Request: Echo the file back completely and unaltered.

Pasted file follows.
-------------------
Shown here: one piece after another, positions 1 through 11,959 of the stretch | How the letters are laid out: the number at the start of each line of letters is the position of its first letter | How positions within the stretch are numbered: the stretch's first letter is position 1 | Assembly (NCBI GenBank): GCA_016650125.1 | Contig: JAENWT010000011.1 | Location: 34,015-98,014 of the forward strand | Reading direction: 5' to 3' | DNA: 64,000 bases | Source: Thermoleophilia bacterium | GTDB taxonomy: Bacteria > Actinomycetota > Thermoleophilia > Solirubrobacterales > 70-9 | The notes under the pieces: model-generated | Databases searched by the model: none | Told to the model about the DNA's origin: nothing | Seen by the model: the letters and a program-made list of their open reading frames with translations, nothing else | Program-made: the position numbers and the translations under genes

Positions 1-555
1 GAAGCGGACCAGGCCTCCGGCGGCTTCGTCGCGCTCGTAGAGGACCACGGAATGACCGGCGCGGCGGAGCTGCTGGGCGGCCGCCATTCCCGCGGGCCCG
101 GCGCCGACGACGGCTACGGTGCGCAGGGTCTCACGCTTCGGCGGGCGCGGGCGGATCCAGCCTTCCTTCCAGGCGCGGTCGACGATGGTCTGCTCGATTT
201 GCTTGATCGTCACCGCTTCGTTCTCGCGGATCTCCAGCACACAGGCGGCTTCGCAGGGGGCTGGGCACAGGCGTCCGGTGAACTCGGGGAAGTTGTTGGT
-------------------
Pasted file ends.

Shown here: one piece after another, positions 1 through 11,959 of the stretch | How the letters are laid out: the number at the start of each line of letters is the position of its first letter | How positions within the stretch are numbered: the stretch's first letter is position 1 | Assembly (NCBI GenBank): GCA_016650125.1 | Contig: JAENWT010000011.1 | Location: 34,015-98,014 of the forward strand | Reading direction: 5' to 3' | DNA: 64,000 bases | Source: Thermoleophilia bacterium | GTDB taxonomy: Bacteria > Actinomycetota > Thermoleophilia > Solirubrobacterales > 70-9 | The notes under the pieces: model-generated | Databases searched by the model: none | Told to the model about the DNA's origin: nothing | Seen by the model: the letters and a program-made list of their open reading frames with translations, nothing else | Program-made: the position numbers and the translations under genes

Positions 1-555
1 GAAGCGGACCAGGCCTCCGGCGGCTTCGTCGCGCTCGTAGAGGACCACGGAATGACCGGCGCGGCGGAGCTGCTGGGCGGCCGCCATTCCCGCGGGCCCG
101 GCGCCGACGACGGCTACGGTGCGCAGGGTCTCACGCTTCGGCGGGCGCGGGCGGATCCAGCCTTCCTTCCAGGCGCGGTCGACGATGGTCTGCTCGATTT
201 GCTTGATCGTCACCGCTTCGTTCTCGCGGATCTCCAGCACACAGGCGGCTTCGCAGGGGGCTGGGCACAGGCGTCCGGTGAACTCGGGGAAGTTGTTGGT